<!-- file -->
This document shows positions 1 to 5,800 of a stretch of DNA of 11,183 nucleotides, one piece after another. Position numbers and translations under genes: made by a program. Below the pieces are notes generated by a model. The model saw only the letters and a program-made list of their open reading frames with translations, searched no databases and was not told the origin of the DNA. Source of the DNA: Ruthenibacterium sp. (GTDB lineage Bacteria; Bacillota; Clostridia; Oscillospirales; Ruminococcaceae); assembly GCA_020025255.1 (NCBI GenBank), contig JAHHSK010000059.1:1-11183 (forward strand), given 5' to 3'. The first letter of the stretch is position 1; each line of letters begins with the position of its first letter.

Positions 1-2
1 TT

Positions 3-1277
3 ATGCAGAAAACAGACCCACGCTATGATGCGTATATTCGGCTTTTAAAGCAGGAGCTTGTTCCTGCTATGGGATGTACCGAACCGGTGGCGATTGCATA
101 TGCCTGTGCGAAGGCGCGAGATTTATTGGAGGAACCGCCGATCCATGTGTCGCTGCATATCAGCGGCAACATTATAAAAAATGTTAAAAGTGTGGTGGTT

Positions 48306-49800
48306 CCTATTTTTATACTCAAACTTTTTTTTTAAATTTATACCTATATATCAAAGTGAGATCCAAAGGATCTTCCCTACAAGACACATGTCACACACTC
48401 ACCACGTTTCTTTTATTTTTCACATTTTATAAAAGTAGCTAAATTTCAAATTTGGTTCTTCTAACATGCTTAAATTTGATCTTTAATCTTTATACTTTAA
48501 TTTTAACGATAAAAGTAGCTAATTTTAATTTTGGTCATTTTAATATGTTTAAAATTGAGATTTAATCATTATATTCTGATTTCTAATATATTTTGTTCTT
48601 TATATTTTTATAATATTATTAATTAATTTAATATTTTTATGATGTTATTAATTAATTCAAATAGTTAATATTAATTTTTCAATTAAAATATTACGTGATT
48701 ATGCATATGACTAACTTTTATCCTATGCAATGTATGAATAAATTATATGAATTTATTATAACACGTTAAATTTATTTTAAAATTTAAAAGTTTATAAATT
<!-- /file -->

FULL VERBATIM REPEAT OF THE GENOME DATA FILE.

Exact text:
This document shows positions 1 to 5,800 of a stretch of DNA of 11,183 nucleotides, one piece after another. Position numbers and translations under genes: made by a program. Below the pieces are notes generated by a model. The model saw only the letters and a program-made list of their open reading frames with translations, searched no databases and was not told the origin of the DNA. Source of the DNA: Ruthenibacterium sp. (GTDB lineage Bacteria; Bacillota; Clostridia; Oscillospirales; Ruminococcaceae); assembly GCA_020025255.1 (NCBI GenBank), contig JAHHSK010000059.1:1-11183 (forward strand), given 5' to 3'. The first letter of the stretch is position 1; each line of letters begins with the position of its first letter.

Positions 1-2
1 TT

Positions 3-1277
3 ATGCAGAAAACAGACCCACGCTATGATGCGTATATTCGGCTTTTAAAGCAGGAGCTTGTTCCTGCTATGGGATGTACCGAACCGGTGGCGATTGCATA
101 TGCCTGTGCGAAGGCGCGAGATTTATTGGAGGAACCGCCGATCCATGTGTCGCTGCATATCAGCGGCAACATTATAAAAAATGTTAAAAGTGTGGTGGTT

Positions 48306-49800
48306 CCTATTTTTATACTCAAACTTTTTTTTTAAATTTATACCTATATATCAAAGTGAGATCCAAAGGATCTTCCCTACAAGACACATGTCACACACTC
48401 ACCACGTTTCTTTTATTTTTCACATTTTATAAAAGTAGCTAAATTTCAAATTTGGTTCTTCTAACATGCTTAAATTTGATCTTTAATCTTTATACTTTAA
48501 TTTTAACGATAAAAGTAGCTAATTTTAATTTTGGTCATTTTAATATGTTTAAAATTGAGATTTAATCATTATATTCTGATTTCTAATATATTTTGTTCTT
48601 TATATTTTTATAATATTATTAATTAATTTAATATTTTTATGATGTTATTAATTAATTCAAATAGTTAATATTAATTTTTCAATTAAAATATTACGTGATT
48701 ATGCATATGACTAACTTTTATCCTATGCAATGTATGAATAAATTATATGAATTTATTATAACACGTTAAATTTATTTTAAAATTTAAAAGTTTATAAATT